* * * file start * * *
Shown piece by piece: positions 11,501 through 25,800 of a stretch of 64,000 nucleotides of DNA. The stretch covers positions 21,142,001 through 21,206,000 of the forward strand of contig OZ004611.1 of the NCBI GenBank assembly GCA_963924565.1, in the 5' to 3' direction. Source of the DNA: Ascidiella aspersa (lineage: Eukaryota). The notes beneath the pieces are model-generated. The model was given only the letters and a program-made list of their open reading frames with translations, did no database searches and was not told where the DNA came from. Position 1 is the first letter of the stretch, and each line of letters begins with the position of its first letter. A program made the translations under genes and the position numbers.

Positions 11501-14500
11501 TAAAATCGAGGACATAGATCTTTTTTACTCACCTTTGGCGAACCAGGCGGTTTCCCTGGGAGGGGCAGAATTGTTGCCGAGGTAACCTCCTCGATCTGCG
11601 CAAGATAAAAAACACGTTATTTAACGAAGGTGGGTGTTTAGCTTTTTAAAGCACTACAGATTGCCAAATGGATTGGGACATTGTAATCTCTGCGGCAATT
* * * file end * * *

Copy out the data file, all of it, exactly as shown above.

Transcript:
Shown piece by piece: positions 11,501 through 25,800 of a stretch of 64,000 nucleotides of DNA. The stretch covers positions 21,142,001 through 21,206,000 of the forward strand of contig OZ004611.1 of the NCBI GenBank assembly GCA_963924565.1, in the 5' to 3' direction. Source of the DNA: Ascidiella aspersa (lineage: Eukaryota). The notes beneath the pieces are model-generated. The model was given only the letters and a program-made list of their open reading frames with translations, did no database searches and was not told where the DNA came from. Position 1 is the first letter of the stretch, and each line of letters begins with the position of its first letter. A program made the translations under genes and the position numbers.

Positions 11501-14500
11501 TAAAATCGAGGACATAGATCTTTTTTACTCACCTTTGGCGAACCAGGCGGTTTCCCTGGGAGGGGCAGAATTGTTGCCGAGGTAACCTCCTCGATCTGCG
11601 CAAGATAAAAAACACGTTATTTAACGAAGGTGGGTGTTTAGCTTTTTAAAGCACTACAGATTGCCAAATGGATTGGGACATTGTAATCTCTGCGGCAATT